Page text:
Cambrdige, UK: Sareum Holdings plc (AIM: SAR), the specialist drug development company delivering targeted small molecule therapeutics to improve the treatment of cancer and autoimmune diseases, is pleased to announce that encouraging results have been published for its small molecule dual tyrosine kinase 2 (TYK2) and Janus kinase 1 (JAK1) inhibitors in disease model studies of systemic lupus erythematosus (SLE) by its collaborator, SRI International.
These studies were supported by a research grant from the US Department of Defense (DoD) and the report was recently published on the website of the Defense Technical Information Center (https://apps.dtic.mil/sti/citations/AD1087498).
The authors concluded that an approach using selective TYK2/JAK1 inhibitors may lead to the development of a therapy for lupus that does not involve the harmful side effects of systemic immune system suppression and may benefit numerous lupus patients in need of new options. They also noted that the results could influence treatments of other autoimmune diseases such as arthritis and psoriasis.
Specifically, it was reported that treatment with TYK2/JAK1 inhibitor SAR-20351 (now known as SDC-1802) reduces autoantibodies (biological markers of lupus severity) in a spontaneous mouse model of SLE. The data also provided evidence that SAR-20351 inhibits cytokines that play a critical role in lupus, including interferon-alpha, IL-6 and IL-23. The inhibition of IL-23 signalling by SAR-20351 may play a role in the decrease of autoantibodies in the lupus mouse model, as IL-23 signalling drives the differentiation of Th17 cells, which leads to autoantibody production and are pathogenic in lupus.
SAR-20351/SDC-1802 has been selected as a preclinical development candidate targeting cancer based on its overall profile that includes supportive data recently presented in October 2019 at the AACR-NCI-EORTC International Cancer Conference. Sareum is advancing a different TYK2/JAK1 inhibitor – SDC-1801 – as a preclinical candidate targeting autoimmune diseases.
Dr Tim Mitchell, CEO of Sareum, commented:
“These data from studies using our small molecule TYK2/JAK1 inhibitors add to the body of evidence supporting this novel mechanism of action as a promising approach to treating autoimmune diseases such as SLE. Our own studies have also confirmed this potential in autoimmune diseases such as psoriasis and rheumatoid arthritis and we are delighted that this work indicates a possible application in lupus, which remains a condition with high unmet medical need. This approach has also been recognised more broadly in the industry with several molecules targeting this pathway advancing through development. We look forward to reporting further progress as we advance our TYK2/JAK1 candidates through preclinical development.”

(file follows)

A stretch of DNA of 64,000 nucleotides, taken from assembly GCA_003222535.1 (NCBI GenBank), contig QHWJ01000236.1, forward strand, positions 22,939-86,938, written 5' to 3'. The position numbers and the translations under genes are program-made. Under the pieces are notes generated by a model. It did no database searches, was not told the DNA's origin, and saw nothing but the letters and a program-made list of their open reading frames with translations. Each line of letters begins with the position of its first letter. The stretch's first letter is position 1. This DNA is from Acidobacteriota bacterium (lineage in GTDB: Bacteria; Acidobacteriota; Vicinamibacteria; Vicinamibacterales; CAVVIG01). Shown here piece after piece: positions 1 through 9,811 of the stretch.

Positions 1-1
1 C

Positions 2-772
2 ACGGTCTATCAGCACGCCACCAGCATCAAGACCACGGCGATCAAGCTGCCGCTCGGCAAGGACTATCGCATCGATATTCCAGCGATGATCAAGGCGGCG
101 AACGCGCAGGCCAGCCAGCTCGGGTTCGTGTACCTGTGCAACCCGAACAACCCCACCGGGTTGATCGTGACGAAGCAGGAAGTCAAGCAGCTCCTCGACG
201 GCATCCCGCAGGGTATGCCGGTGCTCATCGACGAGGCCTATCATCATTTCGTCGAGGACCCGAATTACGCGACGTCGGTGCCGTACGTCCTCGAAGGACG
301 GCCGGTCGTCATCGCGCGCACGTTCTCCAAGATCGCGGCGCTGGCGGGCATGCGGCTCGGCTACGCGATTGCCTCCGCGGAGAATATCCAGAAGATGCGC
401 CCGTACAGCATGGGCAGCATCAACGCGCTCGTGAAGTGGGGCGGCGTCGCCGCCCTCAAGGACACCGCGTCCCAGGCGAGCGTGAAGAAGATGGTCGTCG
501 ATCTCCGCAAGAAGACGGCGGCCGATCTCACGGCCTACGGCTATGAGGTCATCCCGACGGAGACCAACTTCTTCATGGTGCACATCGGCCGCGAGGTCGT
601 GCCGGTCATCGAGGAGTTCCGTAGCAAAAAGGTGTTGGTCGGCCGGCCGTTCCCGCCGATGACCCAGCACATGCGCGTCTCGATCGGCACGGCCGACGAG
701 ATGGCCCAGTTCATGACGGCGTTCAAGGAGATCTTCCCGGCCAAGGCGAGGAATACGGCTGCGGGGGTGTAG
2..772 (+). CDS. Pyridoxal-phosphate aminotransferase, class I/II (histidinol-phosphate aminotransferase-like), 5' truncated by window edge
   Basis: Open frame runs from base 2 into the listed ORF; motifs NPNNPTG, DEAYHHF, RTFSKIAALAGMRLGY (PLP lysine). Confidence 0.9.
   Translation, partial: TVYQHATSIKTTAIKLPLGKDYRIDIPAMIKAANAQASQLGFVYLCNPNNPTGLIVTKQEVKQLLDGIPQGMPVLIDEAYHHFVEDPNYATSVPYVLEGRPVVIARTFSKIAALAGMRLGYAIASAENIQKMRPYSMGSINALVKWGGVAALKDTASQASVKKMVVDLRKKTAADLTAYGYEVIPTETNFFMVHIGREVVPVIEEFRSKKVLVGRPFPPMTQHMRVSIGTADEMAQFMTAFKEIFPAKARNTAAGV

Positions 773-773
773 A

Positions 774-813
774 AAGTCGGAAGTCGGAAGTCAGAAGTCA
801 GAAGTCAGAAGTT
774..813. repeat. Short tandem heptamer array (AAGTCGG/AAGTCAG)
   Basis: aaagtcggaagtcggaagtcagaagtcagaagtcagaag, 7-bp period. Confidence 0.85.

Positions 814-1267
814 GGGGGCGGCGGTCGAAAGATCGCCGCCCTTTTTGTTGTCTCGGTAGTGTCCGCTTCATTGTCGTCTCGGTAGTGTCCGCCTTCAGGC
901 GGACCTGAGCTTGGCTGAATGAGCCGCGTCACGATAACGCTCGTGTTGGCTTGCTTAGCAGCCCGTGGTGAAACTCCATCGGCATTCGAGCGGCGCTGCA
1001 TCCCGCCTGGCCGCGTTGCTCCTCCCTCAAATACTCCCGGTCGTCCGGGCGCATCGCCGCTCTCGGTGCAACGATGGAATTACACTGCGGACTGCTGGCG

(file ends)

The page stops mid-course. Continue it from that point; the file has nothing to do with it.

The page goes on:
Sareum entered into a co-development agreement with SRI International (Menlo Park, CA, USA) in April 2013 to develop TYK2 inhibitors in autoimmune diseases. Sareum retains commercialisation rights for these and other TYK2 inhibitors with profiles optimised for oncology indications.
Lupus is an autoimmune disease in which the body's immune system attacks healthy tissue in many parts of the body. Common symptoms include painful and swollen joints, fever, chest pain, hair loss, mouth ulcers, swollen lymph nodes, feeling tired and a red rash, which is most commonly on the face. Lupus significantly increases the risk of cardiovascular disease with this being the most common cause of death. The Lupus Foundation of America estimates that at least five million people worldwide have a form of lupus, with systemic lupus erythematosus (SLE) accounting for 70% of all cases. The rate of SLE in developed countries ranges from 20 to 70 per 100,000. Women between the ages of 15 and 45 are affected about nine times more often than men.*
* Sources – The Lupus Foundation of America, Wikipedia